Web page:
Improving the classics

Princess Cruises is extending the possibilities of its brand
Improving the classics

By Michele Witthaus |

With Royal Princess set to debut in June 2013 and Regal Princess in spring 2014, there is much for Princess Cruises to prepare for as the 141,000-ton, 3,600-passenger vessels are built by Fincantieri at its shipyard in Monfalcone. “The design of these new-generation ships is an evolution of the line’s classic style, while including some new areas and expanded spaces,” says the company’s president, Buckelew. “We’re excited to introduce this new design while still staying true to the signature features that have become emblematic of the Princess experience.”

The commitment to fresh ships is matched by a venture into new source markets: Princess has made a strong commitment to Japan with Sun Princess. How is the line adapting its offering for Japanese cruise guests? “We have had good success with our UK and Australia custom deployments where we’ve slightly modified the onboard product to customise for the market,” explains Buckelew. “We are using this model with our upcoming Japan deployment, which is three times larger than that of any competitive international cruise programme, with superior itineraries specifically designed for the Japanese market. It’s the first time a global cruise line is offering a full season of cruises from April to July 2013 specifically designed for passengers from Japan.”

The Japanese cruise experience will be substantially the same as the Princess Cruises product, providing an extensive array of dining and entertainment options in addition to the line’s signature innovations, such as the Movies Under the Stars poolside theatre and The Sanctuary, an exclusive top-deck retreat. However, Buckelew says, “modifications will be made, including key passenger-facing positions, which will be filled by Japanese-speaking crew members. Dining room menus will offer international Princess cuisine while additional offerings will cater to Japanese tastes, and there will be an a la carte sushi bar. A specially designed enrichment programme will include an expert lecture series on art, culture and history.” There will also be a wide range of excursions tailored for guests from the region.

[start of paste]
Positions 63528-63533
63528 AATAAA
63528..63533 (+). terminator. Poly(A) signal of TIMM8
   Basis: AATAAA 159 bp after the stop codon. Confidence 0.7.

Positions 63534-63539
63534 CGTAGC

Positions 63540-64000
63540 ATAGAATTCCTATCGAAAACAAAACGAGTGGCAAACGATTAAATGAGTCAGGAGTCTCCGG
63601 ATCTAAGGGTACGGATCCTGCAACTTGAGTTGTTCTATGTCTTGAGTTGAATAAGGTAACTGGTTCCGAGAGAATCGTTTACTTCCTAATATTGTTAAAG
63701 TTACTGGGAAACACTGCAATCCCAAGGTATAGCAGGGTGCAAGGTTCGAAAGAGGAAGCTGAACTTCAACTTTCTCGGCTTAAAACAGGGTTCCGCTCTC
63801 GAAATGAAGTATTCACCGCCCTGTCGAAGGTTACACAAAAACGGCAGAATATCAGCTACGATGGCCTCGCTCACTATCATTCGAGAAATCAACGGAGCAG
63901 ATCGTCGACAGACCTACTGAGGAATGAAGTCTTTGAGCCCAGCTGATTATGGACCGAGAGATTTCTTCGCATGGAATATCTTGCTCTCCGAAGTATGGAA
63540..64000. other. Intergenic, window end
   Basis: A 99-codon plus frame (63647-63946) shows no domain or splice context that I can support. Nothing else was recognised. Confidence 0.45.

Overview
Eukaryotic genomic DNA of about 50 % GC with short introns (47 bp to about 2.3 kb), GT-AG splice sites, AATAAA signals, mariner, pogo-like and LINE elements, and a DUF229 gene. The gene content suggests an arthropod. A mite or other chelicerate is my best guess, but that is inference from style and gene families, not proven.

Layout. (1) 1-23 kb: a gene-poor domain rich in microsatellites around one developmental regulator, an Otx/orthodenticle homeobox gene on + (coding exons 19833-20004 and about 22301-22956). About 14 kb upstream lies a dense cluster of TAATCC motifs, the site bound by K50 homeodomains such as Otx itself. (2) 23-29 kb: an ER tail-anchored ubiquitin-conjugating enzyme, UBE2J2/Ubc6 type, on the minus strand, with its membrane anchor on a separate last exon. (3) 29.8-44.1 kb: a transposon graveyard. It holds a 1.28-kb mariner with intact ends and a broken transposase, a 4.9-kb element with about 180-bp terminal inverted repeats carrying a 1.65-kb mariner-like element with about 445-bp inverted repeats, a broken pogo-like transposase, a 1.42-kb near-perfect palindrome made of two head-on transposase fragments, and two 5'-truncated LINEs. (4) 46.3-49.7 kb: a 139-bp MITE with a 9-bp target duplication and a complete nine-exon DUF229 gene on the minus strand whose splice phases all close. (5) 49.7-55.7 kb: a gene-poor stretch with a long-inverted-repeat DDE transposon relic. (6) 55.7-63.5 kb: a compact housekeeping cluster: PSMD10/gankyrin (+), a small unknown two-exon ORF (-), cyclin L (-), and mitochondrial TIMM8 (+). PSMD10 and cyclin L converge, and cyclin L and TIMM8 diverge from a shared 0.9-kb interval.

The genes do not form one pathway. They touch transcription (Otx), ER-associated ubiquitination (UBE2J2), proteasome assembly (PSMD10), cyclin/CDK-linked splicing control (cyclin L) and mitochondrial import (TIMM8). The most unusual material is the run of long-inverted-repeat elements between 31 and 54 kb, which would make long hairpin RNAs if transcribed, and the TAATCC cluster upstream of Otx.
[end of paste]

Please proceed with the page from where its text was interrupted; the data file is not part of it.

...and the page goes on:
In addition to investment in new ships and hitherto unexplored markets, Princess has been working on ways to maximise onboard revenue. “We have a multitude of offerings that carry a charge and enhance the overall Princess experience, such as The Sanctuary and our speciality dining options,” says Buckelew. “While the opportunities are good for onboard revenue, we also consider how it impacts the passenger opinion of our brand. We rely on repeat passengers so our strategy for onboard revenue takes into account the fact that we want to keep them coming back to Princess and for them to feel like they’re receiving a great value in return for an amazing experience.”

Keeping abreast of environmental regulations is a priority and Princess has won several awards for environmental compliance. “We are committed to environmental practices which set a high standard for excellence and responsibility, and which help preserve the marine environment in which we operate,” remarks Buckelew. “We have defined clear environmental goals and policies and we have established strict lines of responsibility and accountability within our company for adhering to these guidelines, providing our shipboard staff with the equipment, expertise and training to achieve our environmental standards.”

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